poe's work


Prince of Egypt director’s commentary: [Working on this sequence a “million” times] “Just trying to figure out what Rameses’s reaction would be when Moses returns. Would he be angry, would he be flippant, would he be overjoyed, what would he be? And because we built such a relationship between the brothers before and they had nothing against each other when Moses left, other than love and regret that he was leaving, it had to be joyful.” (3/?)

  • Ravenclaw: Bad news, I failed most of my classes.
  • Ravenclaw: Good news, I finished reading Game of Thrones, caught up on the show too, started the collection of Edgar Allan Poe, and wrote a thesis on it.
  • Slytherin: A thesis for what?!
  • Ravenclaw: Myself.

-kicks things around-

I WANT A BB UNIT SO BADLY NOW. heal my black and wounded heart. i’ll love it forever

POE TRIES TO PLAY HAND TRICKS WITH BB8. but BB8 cheats. because BB8 doesn’t know -cry- but BB8 loses anyway. and is embarrassed by it. i cry so much

if you’re down in the dumps as much as i am, i hope this helps ´w`/

i want a Poe Dameron and i hope he comes with a BB8 -crying-

[don’t use my art w/o permission]
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[keep the comments on]

Poe Dameron and BB8©Star Wars
-crying a lot-©me

Just my onion but there’s no harm in asexual people headcanoning a character they admire or look up to or see themselves in as asexual, ESPECIALLY if said character has no canon sexuality. There’s no harm in an ace person wanting a character they can relate to, and for some people, seeing a popular character that is generally loved by a fan base that they can relate to helps with things like self esteem, “this character is like me and everyone loves them and everything works out for them in the end, so I’ll be ok!” or something along those lines.

Nobody is erasing any identities by having a personal headcanon regarding a sexually ambiguous character, and everyone is 100% entitled to their own opinion. Not everyone’s headcanon will match up with yours, and it’s unfair to get mad at someone who thinks differently than you.

Kylux AU: Holiday Romantic Comedy

[Who want’s to think up a plot for this, because the only thing I had was Holiday Rom-Com AU?]


January 19th 1809: Edgar Allan Poe born

On this day in 1809, the American poet and writer Edgar Allan Poe was born in Boston, Massachusetts. The young Poe barely knew his parents, with his father leaving the family and his mother passing away when he was just three years old. He lived with another couple as foster-parents, and was forced to gamble to pay for his tuition at the University of Virginia, which he had to drop out of due to financial difficulties. He soon joined the army and was accepted into West Point, though he was expelled after a year. After leaving the academy, Poe turned his full attention to his writing. He then traveled around Northern cities, including New York, Philadelphia, and Baltimore; it was in Baltimore, in 1836, that he married his young cousin Virginia. In Richmond, Poe worked as a critic for various magazines, occasionally publishing his original work which included short stories and poems. In 1841, Poe published his ‘Murders in the Rue Morgue’, which many consider the beginning of the detective fiction genre. His most famous work, the poem ‘The Raven’, was published in 1845 to critical praise. Sadly, his wife died from tuberculosis two years later, leaving the writer grief-stricken and nearly destitute, as he never had great financial success.  On October 3rd, he was found ill in Baltimore and taken to hospital, where he died on October 7th aged 40. It is still unknown what his precise cause of death was, but alcoholism is widely believed to have played a part. While not appreciated in his lifetime, Poe is now considered one of the great American writers.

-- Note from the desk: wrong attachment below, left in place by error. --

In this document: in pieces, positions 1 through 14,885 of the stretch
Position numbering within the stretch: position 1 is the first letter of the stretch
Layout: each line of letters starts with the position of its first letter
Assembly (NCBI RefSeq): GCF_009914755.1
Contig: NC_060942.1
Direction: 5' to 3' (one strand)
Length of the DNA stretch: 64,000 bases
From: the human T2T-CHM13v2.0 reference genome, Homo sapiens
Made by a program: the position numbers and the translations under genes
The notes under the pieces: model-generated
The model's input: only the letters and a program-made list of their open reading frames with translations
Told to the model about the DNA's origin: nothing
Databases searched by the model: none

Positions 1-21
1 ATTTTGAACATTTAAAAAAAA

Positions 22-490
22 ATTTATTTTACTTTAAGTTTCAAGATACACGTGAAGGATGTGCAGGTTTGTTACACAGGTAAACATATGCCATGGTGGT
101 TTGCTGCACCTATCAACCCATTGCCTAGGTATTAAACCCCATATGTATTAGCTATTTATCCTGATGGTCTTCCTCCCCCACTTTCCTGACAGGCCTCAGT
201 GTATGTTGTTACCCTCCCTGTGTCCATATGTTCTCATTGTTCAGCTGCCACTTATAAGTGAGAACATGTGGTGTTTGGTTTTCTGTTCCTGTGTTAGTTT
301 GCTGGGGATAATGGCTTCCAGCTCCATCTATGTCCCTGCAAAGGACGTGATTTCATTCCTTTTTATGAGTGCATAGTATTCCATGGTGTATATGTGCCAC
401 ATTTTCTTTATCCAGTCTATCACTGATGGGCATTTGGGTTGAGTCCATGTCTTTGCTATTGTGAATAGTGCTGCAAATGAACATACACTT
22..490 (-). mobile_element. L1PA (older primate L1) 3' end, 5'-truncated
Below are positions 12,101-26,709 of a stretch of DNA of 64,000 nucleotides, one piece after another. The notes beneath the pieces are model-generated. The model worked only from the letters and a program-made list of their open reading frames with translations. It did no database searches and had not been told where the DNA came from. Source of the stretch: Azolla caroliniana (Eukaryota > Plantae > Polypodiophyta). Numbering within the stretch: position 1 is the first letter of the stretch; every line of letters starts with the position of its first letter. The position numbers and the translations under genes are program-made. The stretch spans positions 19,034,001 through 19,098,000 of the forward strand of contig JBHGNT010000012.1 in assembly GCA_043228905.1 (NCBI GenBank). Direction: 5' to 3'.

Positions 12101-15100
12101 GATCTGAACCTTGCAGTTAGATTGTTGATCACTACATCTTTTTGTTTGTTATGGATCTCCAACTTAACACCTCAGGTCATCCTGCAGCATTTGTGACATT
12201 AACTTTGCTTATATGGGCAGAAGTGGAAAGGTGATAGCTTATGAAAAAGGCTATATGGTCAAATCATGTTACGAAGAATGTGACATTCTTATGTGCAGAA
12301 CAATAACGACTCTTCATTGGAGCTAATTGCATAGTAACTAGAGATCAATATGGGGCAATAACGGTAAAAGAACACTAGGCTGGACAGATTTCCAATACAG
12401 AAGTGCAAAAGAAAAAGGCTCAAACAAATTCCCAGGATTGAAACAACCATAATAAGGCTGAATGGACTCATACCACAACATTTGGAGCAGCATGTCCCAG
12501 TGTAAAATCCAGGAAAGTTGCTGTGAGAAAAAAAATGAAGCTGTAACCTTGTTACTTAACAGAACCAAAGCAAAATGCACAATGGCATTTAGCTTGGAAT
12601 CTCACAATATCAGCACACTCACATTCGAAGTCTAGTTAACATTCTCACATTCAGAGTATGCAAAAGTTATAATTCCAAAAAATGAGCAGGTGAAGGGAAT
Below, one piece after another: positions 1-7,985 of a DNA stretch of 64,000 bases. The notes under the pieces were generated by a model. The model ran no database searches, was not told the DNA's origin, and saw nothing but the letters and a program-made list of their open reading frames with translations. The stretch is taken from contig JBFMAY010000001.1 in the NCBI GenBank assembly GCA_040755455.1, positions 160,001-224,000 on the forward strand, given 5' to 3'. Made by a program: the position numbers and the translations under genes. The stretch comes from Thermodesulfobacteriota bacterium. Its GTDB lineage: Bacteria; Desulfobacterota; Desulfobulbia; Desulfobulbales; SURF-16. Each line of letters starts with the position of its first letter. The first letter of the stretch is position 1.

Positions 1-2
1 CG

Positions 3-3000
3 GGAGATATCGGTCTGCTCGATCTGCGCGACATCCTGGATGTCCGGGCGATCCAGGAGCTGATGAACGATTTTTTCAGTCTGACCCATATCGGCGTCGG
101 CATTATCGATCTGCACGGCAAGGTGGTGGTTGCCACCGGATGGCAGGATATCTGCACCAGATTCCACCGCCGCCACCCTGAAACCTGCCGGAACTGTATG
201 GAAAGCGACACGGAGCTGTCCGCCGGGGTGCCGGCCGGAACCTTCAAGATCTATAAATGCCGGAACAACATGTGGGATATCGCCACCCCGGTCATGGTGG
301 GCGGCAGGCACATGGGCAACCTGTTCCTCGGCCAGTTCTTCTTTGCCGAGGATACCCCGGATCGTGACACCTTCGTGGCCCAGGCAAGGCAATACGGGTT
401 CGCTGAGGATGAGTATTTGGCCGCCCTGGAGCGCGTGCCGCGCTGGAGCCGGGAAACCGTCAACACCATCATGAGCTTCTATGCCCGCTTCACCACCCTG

“Lord, help my poor soul”
- Poe’s last words


Poe working out with BB8 but that’s just a bad idea

it’s like one of those work outs when someone sits on your back as you pump iron but.. BB8 is.. round.. and push ups mean he needs more effort to keep on Poe’s back.. soo… silliness ensues :0 are you guys ticklish on your back? I am… to a certain degree :u

this was an interesting angle? like.. i’m quite.. inflexible with my angles and i’ve never tried work out poses.. so this was.. a challenge to some point :) -wipes brow-

[do not tag as kin/me]
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Poe and BB8©Star Wars